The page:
“A counselor never tried to determine what the absolute best school for me would be. I wasted a lot of time, money and resources trying to figure that out. And I almost lost myself in the process.” —Anisah Karim     

Why I’m not anxious about where my kids go to school — but do worry about the segregation that surrounds us

“In fact, it will be a good thing for my boys to learn alongside children who are different from them in many ways — that is one advantage they will have that I did not, attending parochial schools in a lily-white suburb.” —Mary Jo Cramb

I covered Tennessee’s ed beat for Chalkbeat. Here’s what I learned.

“Apathy is often cited as a major problem facing education. That’s not the case in Tennessee.” —Grace Tatter

I went viral for walking my students home from school in Memphis. Here’s what got lost in the shuffle.

“When #blacklivesmatter is a controversial statement; when our black male students have a one in three chance of facing jail time; when kids in Memphis raised in the bottom fifth of the socioeconomic bracket have a 2.6 percent chance of climbing to the top fifth — our walking students home does not fix that, either.” —Carl Schneider

I think traditional public schools are the backbone of democracy. My child attends a charter school. Let’s talk.

“It was a complicated choice to make. The dialogue around school choice in Nashville, though, doesn’t often include much nuance — or many voices of parents like me.” —Aidan Hoyal

I grew up near Charlottesville and got a misleading education about Civil War history. Students deserve better.

“In my classroom discussions, the impetus for the Civil War was resigned to a debate over the balance of power between federal and state governments. Slavery was taught as a footnote to the cause of the war.” —Laura Faith Kebede

Weekend Reads

Need classroom decor inspiration? These educators have got you covered.

This school year, students will spend about 1,000 hours in school —making their classrooms a huge part of their learning experience.

We’re recognizing educators who’ve poured on the pizazz to make students feel welcome. From a 9th-grade “forensics lab” decked out in caution tape to a classroom stage complete with lights to get first graders pumped about public speaking, these crafty teachers have gone above and beyond to create great spaces.

Got a classroom of your own to show off? Know someone that should be on this list? Let us know!

Jaclyn Flores, First Grade Dual Language, Rochester, New York
“Having a classroom that is bright, cheerful, organized and inviting allows my students to feel pride in their classroom as well as feel welcome. My students look forward to standing on the stage to share or sitting on special chairs to dive into their learning. This space is a safe place for my students and we take pride in what it has become.”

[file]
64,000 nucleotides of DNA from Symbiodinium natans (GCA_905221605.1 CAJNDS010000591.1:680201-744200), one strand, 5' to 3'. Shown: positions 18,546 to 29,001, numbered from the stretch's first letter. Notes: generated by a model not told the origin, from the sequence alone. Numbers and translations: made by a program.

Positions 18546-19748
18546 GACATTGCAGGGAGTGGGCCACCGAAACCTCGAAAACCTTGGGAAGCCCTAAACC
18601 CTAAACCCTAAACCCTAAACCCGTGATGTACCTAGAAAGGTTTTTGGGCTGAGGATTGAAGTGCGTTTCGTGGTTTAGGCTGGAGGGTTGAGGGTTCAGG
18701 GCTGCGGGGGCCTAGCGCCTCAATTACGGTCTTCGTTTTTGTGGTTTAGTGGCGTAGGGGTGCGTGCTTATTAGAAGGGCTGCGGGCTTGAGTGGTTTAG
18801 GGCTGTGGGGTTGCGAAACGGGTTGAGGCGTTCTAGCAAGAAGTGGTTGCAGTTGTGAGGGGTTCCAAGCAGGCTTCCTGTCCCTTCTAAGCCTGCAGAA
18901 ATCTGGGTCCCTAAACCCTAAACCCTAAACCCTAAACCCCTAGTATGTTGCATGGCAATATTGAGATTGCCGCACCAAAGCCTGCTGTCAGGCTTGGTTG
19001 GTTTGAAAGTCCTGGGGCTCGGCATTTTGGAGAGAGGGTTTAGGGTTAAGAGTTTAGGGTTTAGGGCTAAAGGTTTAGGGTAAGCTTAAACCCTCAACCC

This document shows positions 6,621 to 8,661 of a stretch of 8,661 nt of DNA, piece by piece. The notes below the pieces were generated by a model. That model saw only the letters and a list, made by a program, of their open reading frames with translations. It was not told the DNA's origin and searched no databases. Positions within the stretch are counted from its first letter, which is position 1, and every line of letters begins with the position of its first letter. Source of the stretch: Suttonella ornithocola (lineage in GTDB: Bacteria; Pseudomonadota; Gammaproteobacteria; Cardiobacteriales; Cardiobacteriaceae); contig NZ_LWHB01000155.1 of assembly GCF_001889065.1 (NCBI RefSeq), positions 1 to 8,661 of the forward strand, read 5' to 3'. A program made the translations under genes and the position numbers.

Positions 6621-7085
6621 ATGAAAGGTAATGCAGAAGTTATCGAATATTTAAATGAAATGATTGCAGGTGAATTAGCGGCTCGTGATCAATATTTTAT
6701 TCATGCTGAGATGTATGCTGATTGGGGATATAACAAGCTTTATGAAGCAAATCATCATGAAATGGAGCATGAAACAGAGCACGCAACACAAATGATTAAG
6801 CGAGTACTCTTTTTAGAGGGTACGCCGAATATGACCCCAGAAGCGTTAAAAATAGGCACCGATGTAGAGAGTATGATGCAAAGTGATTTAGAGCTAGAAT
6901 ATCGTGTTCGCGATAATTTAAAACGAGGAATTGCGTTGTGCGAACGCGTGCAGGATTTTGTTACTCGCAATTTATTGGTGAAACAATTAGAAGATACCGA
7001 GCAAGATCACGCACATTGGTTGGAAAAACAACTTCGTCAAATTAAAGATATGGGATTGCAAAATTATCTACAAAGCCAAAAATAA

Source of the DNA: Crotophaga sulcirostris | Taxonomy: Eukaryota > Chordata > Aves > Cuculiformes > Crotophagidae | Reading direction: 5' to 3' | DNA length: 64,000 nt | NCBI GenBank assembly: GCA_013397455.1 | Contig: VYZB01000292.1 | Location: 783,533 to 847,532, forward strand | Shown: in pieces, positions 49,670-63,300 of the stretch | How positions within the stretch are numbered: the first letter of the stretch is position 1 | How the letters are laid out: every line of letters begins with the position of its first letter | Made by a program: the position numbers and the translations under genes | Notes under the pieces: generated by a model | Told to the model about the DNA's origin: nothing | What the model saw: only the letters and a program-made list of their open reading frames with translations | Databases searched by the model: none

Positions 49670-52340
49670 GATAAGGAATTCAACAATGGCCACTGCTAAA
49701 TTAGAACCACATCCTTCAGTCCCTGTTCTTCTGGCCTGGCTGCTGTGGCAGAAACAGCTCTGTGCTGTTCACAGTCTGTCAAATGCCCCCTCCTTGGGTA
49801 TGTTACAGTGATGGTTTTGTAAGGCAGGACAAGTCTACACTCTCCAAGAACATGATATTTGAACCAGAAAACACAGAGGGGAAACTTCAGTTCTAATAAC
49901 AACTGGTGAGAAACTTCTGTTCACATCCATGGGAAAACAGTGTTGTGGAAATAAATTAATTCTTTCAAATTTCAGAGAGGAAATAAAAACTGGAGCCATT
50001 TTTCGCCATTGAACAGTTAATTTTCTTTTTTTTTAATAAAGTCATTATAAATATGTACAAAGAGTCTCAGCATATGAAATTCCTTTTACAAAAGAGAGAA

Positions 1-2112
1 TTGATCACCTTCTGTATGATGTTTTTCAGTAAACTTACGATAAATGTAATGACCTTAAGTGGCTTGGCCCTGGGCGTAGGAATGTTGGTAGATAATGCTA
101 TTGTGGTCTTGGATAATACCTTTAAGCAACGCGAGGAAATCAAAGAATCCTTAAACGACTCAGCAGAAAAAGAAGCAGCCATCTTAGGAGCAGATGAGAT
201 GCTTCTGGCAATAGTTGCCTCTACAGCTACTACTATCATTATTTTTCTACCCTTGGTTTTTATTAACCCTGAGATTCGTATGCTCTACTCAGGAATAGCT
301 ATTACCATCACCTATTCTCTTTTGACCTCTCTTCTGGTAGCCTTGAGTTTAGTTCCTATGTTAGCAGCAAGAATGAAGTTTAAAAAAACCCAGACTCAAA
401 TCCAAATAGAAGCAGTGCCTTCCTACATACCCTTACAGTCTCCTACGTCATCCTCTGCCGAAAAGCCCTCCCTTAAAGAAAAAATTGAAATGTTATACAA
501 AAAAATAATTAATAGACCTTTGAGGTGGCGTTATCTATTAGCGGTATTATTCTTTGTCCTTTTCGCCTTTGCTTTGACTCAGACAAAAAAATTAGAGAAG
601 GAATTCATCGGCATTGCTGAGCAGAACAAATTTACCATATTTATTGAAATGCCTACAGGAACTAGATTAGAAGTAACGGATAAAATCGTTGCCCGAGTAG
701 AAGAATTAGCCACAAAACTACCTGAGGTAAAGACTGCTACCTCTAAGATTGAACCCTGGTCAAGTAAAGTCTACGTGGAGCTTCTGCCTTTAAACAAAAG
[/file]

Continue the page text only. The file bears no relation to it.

Jasmine, Pre-K, Las Vegas, Nevada
“My classroom environment helps my students because providing calming colors and a home-like space makes them feel more comfortable in the classroom and ready to learn as first-time students!”


Oneika Osborne, 10th Grade Reading, Miami Southridge Senior High School, Miami, Florida
“My classroom environment invites all of my students to constantly be in a state of celebration and self-empowerment at all points of the learning process. With inspirational quotes, culturally relevant images, and an explosion of color, my classroom sets the tone for the day every single day as soon as we walk in. It is one of optimism, power, and of course glitter.”

Kristen Poindexter, Kindergarten, Spring Mill Elementary School, Indianapolis, Indiana
“I try very hard to make my classroom a place where memorable experiences happen. I use songs, finger plays, movement, and interactive activities to help cement concepts in their minds. It makes my teacher heart so happy when past students walk by my classroom and start their sentence with, “Remember when we…?”. We recently transformed our classroom into a Mad Science Lab where we investigated more about our 5 Senses.”


Brittany, 9th Grade Biology, Dallas, Texas
“I love my classroom environment because I teach Biology, it’s easy to relate every topic back to Forensics and real-life investigations! Mystery always gets the students going!”


Ms. Heaton, First Grade, Westampton, New Jersey
“As an educator, it is my goal to create a classroom environment that is positive and welcoming for students. I wanted to create a learning environment where students feel comfortable and in return stimulates student learning. A classroom is a second home for students so I wanted to ensure that the space was bright, friendly, and organized for the students to be able to use each and every day.”

D’Essence Grant, 8th Grade ELA, KIPP Houston, Houston, Texas
“Intentionally decorating my classroom was my first act of showing my students I care about them. I pride myself on building relationships with my students and them knowing I care about them inside and outside of the classroom. Taking the time to make the classroom meaningful and creative as well building a safe place for our community helps establish an effective classroom setting.”


Jayme Wiertzema, Elementary Art, Worthington, Minnesota
“I’m looking forward to having a CLASSROOM this year. The past two years I have taught from a cart and this year my amazing school district allowed me to have a classroom in our school that is busting at the seams! I’m so excited to use my classroom environment to inspire creativity in my students, get to know them and learn from their amazing imaginations in art class!”


Melissa Vecchio, 4th Grade, Queens, New York
“Since so much of a student’s time is spent inside their classroom, the environment should be neat, organized, easy to move around in but most of all positive. I love to use a theme to reinforce great behavior. I always give the students a choice in helping to design bulletin boards and desk arrangements. When they are involved they take pride in the classroom, and enjoy being there.”